(MBA 2002) is a cofounding General Partner at Khosla Ventures, where he focuses primarily on renewable energy, clean technologies, food and health, and life sciences investing. A Forbes Midas List member, he has been a cofounder/founding investor in Calera, Cogenra, CoSkata, Gevo Kior, Lanza, and Sakti3. He has also led the firm’s investments in Amyris, Ausra, Draths, PRAJ Industries, Stion, TransonicCombustion, Segetis, NanoH20, View, and a number of early stage science projects.
Mike Maples Jr. (MBA 1994) is a Partner at Floodgate, has been on the Forbes Midas List since 2010, and was named one of “8 Rising Stars” by Fortune. Before becoming a full-time investor, he was a founder and operating executive at Tivoli Systems and Motive.
Dan Nova (MBA 1991) joined Highland Capital Partners as a Partner in 1996 to establish and build the firm’s internet investment practice. He has led the firm’s investments and served on the boards of a number of successful companies. He is a Forbes Midas List member.
Rudina Seseri (MBA 2005), a founder and Managing Partner of Glasswing Ventures in Cambridge, MA, has experience in investing in startups, working with founders and executive teams, and developing strategies for growing businesses.
Michael Skok, who cofounded Underscore VC to empower entrepreneurs to realize their vision in building impactful businesses, has been a serial entrepreneur for more than two decades and an investor for more than a decade.
Alex Taussig (MBA 2009) joined Lightspeed Venture Partners in 2016 as a Partner, concentrating on consumer technology. He led Lightspeed’s investment in online wedding registry Zola and focuses on online commerce, digital media, and emerging consumer platforms.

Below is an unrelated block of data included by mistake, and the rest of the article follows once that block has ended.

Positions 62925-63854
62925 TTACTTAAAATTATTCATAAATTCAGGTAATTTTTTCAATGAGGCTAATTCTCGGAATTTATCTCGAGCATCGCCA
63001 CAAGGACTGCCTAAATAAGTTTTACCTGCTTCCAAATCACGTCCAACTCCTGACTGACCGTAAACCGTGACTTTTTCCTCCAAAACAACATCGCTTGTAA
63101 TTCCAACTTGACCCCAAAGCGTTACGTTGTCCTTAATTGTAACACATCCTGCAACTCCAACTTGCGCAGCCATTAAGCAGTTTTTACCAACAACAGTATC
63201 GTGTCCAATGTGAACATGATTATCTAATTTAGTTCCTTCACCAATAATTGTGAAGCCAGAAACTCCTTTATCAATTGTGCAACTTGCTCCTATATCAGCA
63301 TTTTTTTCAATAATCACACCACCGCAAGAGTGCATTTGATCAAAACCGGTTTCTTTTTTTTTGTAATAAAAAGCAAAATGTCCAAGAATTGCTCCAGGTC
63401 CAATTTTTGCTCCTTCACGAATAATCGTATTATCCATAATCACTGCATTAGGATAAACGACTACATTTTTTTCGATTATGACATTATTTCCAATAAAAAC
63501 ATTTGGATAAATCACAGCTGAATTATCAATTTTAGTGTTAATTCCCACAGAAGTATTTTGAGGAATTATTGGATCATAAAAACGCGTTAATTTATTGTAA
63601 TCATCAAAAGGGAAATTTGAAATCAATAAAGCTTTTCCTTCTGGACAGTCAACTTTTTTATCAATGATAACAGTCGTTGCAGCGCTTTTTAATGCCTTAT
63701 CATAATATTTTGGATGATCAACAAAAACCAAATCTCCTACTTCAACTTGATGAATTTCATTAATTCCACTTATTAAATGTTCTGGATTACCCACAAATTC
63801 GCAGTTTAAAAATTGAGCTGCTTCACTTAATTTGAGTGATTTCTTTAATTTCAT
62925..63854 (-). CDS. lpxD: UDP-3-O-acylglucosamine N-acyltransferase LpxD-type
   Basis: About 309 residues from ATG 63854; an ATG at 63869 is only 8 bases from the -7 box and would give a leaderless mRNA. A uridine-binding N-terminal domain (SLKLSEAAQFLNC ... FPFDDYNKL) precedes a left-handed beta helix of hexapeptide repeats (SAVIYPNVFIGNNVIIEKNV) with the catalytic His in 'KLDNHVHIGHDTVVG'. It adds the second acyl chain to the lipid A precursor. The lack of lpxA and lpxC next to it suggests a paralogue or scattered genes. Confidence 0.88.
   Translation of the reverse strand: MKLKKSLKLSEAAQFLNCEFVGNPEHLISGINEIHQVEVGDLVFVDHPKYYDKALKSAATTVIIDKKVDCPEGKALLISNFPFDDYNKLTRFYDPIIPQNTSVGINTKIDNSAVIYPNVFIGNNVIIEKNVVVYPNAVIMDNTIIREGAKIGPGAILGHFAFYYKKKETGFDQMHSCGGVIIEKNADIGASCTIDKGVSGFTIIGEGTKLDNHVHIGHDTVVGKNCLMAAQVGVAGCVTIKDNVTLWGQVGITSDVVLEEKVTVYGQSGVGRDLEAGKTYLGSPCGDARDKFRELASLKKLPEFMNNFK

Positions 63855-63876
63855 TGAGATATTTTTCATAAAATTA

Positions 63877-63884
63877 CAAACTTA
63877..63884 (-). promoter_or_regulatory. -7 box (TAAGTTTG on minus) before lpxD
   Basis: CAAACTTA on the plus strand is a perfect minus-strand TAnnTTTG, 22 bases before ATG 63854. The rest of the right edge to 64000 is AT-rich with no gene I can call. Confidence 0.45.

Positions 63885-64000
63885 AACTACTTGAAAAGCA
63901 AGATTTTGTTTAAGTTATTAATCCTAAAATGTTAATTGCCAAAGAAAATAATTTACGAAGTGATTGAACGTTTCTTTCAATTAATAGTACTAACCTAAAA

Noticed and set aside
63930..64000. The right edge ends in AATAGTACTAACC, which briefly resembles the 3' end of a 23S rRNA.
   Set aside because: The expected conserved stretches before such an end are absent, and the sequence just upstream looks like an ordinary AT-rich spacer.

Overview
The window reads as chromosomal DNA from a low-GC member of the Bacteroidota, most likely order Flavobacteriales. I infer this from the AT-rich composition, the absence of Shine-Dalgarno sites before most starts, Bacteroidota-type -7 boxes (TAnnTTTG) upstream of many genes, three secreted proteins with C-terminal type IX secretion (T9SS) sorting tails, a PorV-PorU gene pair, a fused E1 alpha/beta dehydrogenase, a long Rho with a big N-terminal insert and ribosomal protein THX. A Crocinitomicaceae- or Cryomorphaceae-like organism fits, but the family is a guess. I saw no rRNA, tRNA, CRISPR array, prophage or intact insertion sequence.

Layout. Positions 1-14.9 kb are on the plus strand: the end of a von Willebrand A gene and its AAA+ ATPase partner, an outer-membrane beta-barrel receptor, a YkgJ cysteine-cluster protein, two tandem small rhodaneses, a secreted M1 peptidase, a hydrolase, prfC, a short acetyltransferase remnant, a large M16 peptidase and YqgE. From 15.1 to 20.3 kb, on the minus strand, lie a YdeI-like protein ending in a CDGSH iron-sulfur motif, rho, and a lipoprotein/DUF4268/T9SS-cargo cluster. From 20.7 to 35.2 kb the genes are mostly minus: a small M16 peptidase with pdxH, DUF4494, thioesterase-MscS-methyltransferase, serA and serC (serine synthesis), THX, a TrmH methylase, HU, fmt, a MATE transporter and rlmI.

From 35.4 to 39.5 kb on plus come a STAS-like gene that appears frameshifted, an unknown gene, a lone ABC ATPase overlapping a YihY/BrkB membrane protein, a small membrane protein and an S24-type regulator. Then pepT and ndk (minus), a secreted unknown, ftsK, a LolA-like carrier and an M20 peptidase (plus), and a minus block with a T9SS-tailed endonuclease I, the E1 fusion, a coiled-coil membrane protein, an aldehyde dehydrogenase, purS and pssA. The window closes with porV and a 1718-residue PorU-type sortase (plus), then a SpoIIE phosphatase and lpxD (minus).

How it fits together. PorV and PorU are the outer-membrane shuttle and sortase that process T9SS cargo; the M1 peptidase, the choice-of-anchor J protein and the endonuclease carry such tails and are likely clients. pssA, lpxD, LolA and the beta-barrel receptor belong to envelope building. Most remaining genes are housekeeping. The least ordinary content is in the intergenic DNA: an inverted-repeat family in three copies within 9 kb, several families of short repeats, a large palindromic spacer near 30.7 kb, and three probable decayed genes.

David Tisch is the Managing Partner of BoxGroup, a New York City-based angel capital firm that has invested in more than 200 seed stage startups, including Blue Apron, Stripe, Warby Parker, Harry’s, Oscar, Flexport, Classpass, Vine, and Handy.
Ellie Wheeler (MBA 2011) is a Partner at Greycroft Partners, based in the firm’s New York City office. Before joining Greycroft, she was in a similar role at Lowercase Capital, evaluating investment opportunities. She also worked at Cisco in corporate development, doing acquisitions, investments, and strategy within the communications, enterprise software, mobile, and video sectors.
Russ Wilcox (MBA 1995), a General Partner at Pillar VC, has 20 years of startup operating experience, having founded three companies and raised $150 million of capital. At E Ink Corporation, he commercialized the electronic paper invented at the MIT Media Lab. E Ink conducted materials research, filed patents, scaled a factory, and shipped tens of millions of displays for the Amazon Kindle and other devices.
Since 1947, the study of entrepreneurship has been a vital part of the Harvard Business School MBA program, which includes a required course in the first year curriculum, numerous electives in the second-year, and a thriving entrepreneurial ecosystem that includes the annual New Venture Competition, the Rock Accelerator Program, Rock Summer Fellows, Rock Loan Reduction, and the Rock 100.
The Rock Center for Entrepreneurship, which has earned accolades as the top provider in the nation of programs for entrepreneurial studies, supports faculty and their research in the field of entrepreneurial management as well as provides the HBS community with the energy and spirit needed for new ideas and innovations to thrive and grow. Through a community that provides support, access to content, and a gateway to entrepreneurial ecosystems everywhere, the Rock Center helps students and alumni create ventures that revolutionize in both the for-profit and social enterprise sectors.